After he has punctured her fingers with pointed heels, Vijay Varma’s Hamza tearfully apologises to Alia Bhatt’s Badru at the police station. He begs for forgiveness, blames alcohol, and promises that he won’t touch it after they have a child. He plays on her love for him and asks, “If you didn’t love me, why would you put up with this?” He sobs and pleads that he only wants her happiness. She gives in. This is perhaps one of the most chilling scenes of the film, perhaps as triggering as the violence, because you — like Shefali Shah — want Badru to lock him up in the police station as he deserves. Yet, she watch as she falls prey to his emotional onslaught.
Darlings gets it eerily right in the first half—the cyclical pattern of abuse, gaslighting and love, and the dilemma of a woman in such a situation. At the beginning of the film, Badru loves Hamza, but fears him. It is evident the way her hand trembles as he has a minor discomfort while eating the food she has prepared. A night of abuse later, she is back to preparing his omelette-pav in the morning, brushing the violence off as a couple’s fight. He turns off his charm again, promising to be a better man.
It’s almost debilitating to see that she is compelled to treat it as just a flaw in his ways that can be easily fixed. We, the audience, are like Shefali Shah and Roshan Matthew’s Zulfi in the film — everyone can see the abuse meted out to Badru, but she can’t, even when her own mother gets punched by Hamza. Vijay Varma brings forth the real and horrifying abuser, something so many people would identify with, a casual punch yet inflicting grievous injury, the insincere promises, lies, the ability to tear someone down by just toying with their most raw and vulnerable emotions. It’s a person who keeps you on your toes and induces panic, with intervals of romantic caresses. But sweet gestures and caresses don’t hide the bruises, as Badru knows in the recesses of her mind.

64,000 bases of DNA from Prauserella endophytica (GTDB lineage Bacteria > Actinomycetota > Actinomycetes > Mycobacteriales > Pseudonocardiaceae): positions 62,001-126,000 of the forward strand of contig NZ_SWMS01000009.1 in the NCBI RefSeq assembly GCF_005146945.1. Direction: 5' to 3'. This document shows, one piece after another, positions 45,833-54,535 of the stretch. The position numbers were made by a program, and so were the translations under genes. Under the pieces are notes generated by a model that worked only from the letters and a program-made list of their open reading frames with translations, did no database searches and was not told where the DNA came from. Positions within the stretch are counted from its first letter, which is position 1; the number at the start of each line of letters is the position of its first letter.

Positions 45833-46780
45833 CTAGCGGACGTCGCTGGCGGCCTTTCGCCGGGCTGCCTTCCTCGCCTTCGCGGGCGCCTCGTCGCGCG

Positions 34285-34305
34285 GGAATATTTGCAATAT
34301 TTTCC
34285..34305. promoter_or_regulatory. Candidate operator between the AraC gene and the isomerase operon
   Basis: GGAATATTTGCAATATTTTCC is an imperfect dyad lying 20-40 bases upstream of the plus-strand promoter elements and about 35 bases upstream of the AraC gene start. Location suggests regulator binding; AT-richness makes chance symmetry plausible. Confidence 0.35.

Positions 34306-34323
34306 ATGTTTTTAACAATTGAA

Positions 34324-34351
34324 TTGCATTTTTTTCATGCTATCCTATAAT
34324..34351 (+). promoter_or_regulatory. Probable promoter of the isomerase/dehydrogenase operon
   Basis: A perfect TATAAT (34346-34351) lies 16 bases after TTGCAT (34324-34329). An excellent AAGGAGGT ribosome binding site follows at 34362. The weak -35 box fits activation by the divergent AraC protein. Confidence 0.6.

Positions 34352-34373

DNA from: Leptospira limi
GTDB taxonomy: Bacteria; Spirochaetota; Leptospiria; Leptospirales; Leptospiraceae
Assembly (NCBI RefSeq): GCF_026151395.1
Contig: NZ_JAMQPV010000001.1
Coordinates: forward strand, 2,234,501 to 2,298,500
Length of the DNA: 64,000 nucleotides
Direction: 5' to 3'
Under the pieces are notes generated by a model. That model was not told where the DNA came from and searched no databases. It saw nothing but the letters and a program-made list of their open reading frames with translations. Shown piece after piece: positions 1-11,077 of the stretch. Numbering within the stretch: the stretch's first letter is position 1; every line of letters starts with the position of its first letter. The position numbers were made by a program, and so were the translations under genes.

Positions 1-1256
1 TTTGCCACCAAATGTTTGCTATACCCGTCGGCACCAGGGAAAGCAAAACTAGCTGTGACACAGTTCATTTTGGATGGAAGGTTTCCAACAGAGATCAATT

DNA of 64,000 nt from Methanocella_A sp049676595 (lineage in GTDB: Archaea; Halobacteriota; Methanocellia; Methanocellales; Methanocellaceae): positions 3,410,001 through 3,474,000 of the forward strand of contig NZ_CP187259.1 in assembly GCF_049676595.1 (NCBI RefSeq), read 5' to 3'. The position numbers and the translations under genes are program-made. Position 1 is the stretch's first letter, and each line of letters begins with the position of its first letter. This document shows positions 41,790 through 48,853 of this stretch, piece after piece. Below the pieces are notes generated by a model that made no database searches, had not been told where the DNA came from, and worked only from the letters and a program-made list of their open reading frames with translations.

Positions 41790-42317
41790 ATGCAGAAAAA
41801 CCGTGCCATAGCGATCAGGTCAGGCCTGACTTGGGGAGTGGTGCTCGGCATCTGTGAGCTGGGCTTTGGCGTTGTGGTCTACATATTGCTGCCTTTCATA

Yet, it is still hard to break out of the pattern, owing to those moments and perhaps a better past—as Badru keeps holding on to, till she finally reaches a breaking point in the relationship. After losing her child, the imperfect victim is born, leading to much discussion on social media about the misused term ‘mutual abuse’. Badru is not looking for legal recourse at first and she has no intention of just leaving abusive husband without causing him pain. She desires to see him suffer the same way she has. She is not a saint, she’s human.
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Darlings isn’t about a violent couple, and it’s almost derogatory to say so, it’s about how a woman is provoked and finally retaliates against the horrific mental and emotional abuse that has been meted out to her with unflinching regularity. It shows a woman teetering on the precipice of her own rationality and convictions and almost believing the classic rhetoric, did I really imagine the abuse? The film echoes the sentiments from Aishwarya Rai’s Provoked, with generous doses of black comedy. Badru is seething with violent revenge, and takes pleasure in knocking him on the head with a frying pan, tying him up and torturing him with high heels, just as he had done to her days ago. It’s an instant reaction to realising that she’s suffered enough at the hands of a man she had once loved, and at this point, rationality and controlled behaviour is out of the question—-the primal instinct is grief, that is swallowed whole by rage. She wants to inflict the same emotional and physical harm that he had done to her.
By doing so, Darlings, even if clumsily, enters the darkest aspects of human psyche and brings forth the numerous emotions coursing through Badru — betrayal, grief, anger and fury at letting this cycle continue for so long. The idea that the film portrays is — sometimes, you’re just not expected to behave ‘reasonably’, when both the body and spirit are broken. You do succumb to the storm inside you, and Darlings follows Alia’s journey out of the internal hurricane. It’s an idea that won’t go down well with many people, and will lead to various debates, and the usual ‘but both were wrong’ and ‘she hit him too’ will be the refrains in such discussions.
Darlings might not be without flaws, but it captures those raw instincts of a battered woman and her own journey to closure. It’s a rocky, exhausting journey, as the film shows—it’s not a linear path.